You milk it.

You spend nothing on capital improvements, slash maintenance, and reduce operating expenses. There’s no return on investment, so you cut to the bone and wring out as much cash as possible. When a business has no future, you operate in liquidation mode.

Your rink generates cash flow, but this is no profit. It’s simply the conversion of accumulated capital into present income. You are consuming capital, almost literally eating the business.

I have used a family farm as an example to paint a clear picture of capital consumption. Imagine using your farm, not to grow food, but to swap for it. You tear down the barn to sell the oak beams for flooring, auction off the back 40 (acres), put the tractor on Craigslist, then finally sell the farm and house. All to buy the produce you can no longer harvest.

Let this sink in. The farm’s falling crop yield can’t feed you any longer, but you still need to eat. You’re liquidating the farm merely to buy groceries.

The conventional view encourages you to be grateful that the purchasing power of the farm is high, that it trades for a big stash of food. While it may be true that you can eat for years on the proceeds, it’s small consolation for the loss of what had been an evergreen income.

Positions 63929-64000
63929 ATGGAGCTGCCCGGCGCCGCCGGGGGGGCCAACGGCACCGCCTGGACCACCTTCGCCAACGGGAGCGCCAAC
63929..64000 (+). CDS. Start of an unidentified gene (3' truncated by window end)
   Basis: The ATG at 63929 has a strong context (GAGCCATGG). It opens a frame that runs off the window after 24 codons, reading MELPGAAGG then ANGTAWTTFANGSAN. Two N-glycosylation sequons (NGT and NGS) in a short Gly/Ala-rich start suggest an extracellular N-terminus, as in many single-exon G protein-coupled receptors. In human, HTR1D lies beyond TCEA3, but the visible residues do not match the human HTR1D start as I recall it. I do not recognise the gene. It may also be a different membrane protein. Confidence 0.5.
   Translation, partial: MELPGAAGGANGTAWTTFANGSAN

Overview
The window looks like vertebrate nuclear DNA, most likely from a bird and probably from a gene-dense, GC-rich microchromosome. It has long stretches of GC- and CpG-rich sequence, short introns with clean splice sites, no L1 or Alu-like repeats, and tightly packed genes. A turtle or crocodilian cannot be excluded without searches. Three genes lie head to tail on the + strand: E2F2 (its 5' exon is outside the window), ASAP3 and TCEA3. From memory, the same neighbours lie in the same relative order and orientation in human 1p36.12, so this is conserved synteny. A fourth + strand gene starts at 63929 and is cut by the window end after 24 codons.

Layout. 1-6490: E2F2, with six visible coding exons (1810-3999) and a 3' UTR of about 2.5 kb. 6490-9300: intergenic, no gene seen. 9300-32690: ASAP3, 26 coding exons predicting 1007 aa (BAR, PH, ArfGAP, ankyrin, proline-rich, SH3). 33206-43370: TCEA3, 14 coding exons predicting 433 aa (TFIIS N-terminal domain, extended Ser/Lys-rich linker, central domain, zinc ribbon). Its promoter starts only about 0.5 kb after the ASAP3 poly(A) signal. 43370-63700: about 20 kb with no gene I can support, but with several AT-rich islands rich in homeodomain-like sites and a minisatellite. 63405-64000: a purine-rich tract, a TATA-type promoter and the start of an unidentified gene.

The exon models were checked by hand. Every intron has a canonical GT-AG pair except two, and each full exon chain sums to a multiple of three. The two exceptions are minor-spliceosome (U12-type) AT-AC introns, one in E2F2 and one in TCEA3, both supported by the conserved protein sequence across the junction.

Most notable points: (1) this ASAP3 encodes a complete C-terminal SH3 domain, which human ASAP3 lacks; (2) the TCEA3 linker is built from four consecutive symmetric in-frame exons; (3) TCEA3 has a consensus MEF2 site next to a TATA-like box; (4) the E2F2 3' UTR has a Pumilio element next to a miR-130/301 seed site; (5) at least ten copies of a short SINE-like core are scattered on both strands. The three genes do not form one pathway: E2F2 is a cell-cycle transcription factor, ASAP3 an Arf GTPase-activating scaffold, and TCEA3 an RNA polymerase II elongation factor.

Roller skating was just a minor entertainment trend. Only rink owners were harmed when it ended. By contrast, we would all be in big trouble if the same phenomenon happened to farming. And unfortunately it did. Not to farms—but across the whole economy, a decent return on capital is disappearing. Interest has gone the way of big hair and disco music.

Businesses borrow to expand production. The additional production increases profits. A portion of this profit is what pays interest. The problem is that fewer and fewer businesses can find decent opportunities to expand. If they could, they would be borrowing aggressively at today’s dirt-cheap interest rate. Their borrowing would push interest up. They’re not, and the proof is the fact that interest has been falling for three-decades.